NBC/Universal's general counsel Rick Cotton must just be trying to push his anti-piracy comments to absurd levels to see just how much he can get away with. We'd already written about his completely unsupportable statements on how law enforcement needs to spend less on traditional crime
and focus more on piracy and counterfeiting. We also covered the highly problematic suggestion he made to the FCC that it force ISPs to monitor their traffic
for any unauthorized material (complete with more bogus stats). However, as more people dig through that FCC filing there are some amazing quotes that really suggest that Cotton and NBC/Universal have no connection to reality with these pleas. Public Knowledge picks up on NBC's showy concern for the American farmer
"In the absence of movie piracy, video retailers would sell and rent more titles. Movie theatres would sell more tickets and popcorn. Corn growers would earn greater profits and buy more farm equipment."
There are all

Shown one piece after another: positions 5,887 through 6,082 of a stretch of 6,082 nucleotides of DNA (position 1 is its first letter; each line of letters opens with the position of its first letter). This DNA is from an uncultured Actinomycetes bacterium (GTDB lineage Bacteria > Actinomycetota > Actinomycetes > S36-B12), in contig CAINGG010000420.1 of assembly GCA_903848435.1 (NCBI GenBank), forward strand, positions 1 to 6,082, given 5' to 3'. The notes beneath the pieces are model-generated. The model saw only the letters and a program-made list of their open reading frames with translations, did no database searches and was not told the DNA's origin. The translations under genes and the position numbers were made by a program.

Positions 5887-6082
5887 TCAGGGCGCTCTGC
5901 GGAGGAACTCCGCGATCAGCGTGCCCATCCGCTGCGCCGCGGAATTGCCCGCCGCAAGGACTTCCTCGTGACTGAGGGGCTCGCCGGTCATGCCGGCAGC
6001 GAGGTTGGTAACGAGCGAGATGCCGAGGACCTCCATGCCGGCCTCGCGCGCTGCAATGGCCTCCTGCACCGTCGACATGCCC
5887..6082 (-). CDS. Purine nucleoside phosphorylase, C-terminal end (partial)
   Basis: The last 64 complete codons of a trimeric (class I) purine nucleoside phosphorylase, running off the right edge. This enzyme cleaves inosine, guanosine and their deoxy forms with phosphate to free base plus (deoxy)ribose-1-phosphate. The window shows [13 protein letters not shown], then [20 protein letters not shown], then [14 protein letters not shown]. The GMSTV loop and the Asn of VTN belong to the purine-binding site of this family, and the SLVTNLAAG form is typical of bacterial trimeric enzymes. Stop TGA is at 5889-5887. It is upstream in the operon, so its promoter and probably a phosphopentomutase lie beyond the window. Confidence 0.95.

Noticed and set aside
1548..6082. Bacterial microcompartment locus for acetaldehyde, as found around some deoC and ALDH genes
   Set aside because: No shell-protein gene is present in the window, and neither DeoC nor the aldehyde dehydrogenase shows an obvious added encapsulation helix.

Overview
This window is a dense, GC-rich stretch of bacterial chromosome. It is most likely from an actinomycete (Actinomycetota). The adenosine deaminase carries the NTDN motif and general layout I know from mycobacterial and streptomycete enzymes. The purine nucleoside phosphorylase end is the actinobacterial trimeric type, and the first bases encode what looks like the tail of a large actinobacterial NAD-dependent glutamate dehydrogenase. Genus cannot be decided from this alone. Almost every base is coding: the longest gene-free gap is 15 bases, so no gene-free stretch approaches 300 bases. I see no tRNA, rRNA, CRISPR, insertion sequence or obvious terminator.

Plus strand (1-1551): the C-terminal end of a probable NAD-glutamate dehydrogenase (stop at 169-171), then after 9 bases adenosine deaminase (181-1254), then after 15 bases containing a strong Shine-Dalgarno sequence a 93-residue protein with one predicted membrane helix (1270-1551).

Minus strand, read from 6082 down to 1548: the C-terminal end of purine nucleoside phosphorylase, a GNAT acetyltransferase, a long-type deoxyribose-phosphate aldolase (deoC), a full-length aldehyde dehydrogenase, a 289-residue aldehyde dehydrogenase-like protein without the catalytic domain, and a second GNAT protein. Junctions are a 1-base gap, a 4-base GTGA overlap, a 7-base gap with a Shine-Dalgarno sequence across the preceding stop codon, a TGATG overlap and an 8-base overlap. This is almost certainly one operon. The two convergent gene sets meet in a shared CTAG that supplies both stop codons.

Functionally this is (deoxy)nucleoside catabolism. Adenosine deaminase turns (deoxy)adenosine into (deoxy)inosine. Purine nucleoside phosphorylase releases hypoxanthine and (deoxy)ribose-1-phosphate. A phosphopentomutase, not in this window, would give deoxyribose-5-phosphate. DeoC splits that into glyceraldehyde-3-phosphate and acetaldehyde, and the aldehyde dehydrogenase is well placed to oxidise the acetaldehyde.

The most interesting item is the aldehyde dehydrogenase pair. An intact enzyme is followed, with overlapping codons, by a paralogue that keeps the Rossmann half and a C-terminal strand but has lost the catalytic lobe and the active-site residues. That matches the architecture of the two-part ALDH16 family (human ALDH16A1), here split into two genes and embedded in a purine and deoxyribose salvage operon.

sorts of problems with this statement. As Public Knowledge points out, first off, movie theaters are doing great this year, suggesting the big "threat" of piracy had a lot less to do with its troubles than the fact that it just didn't have that many compelling movies the past few years. Also, corn farmers are doing quite well (and people still eat popcorn at home while watching pirated movies). Of course, that doesn't really matter. What's key here is that if Cotton and NBC actually believe this logic, then they don't deserve to be in business. By the very same reasoning, I could say "If all movies were pirated, then everyone would have that additional money they didn't spend on movies to spend on things like fancy dinners. Restaurants would be more crowded. Farmers would make more money by being able to sell more profitable food at higher prices." See how easy it is? It's also completely bogus, but it's just as accurate as Cotton's statement on the corn farmers. To suggest that the ripple effects don't ripple in other directions isn't just misleading, it's dangerously wrong. Of course, knowing how the entertainment industry works, next thing you know, they'll be demanding a cut of the profits corn farmers make, since, after all they're "profiting off the backs of the movie industry" without paying the industry for the benefit.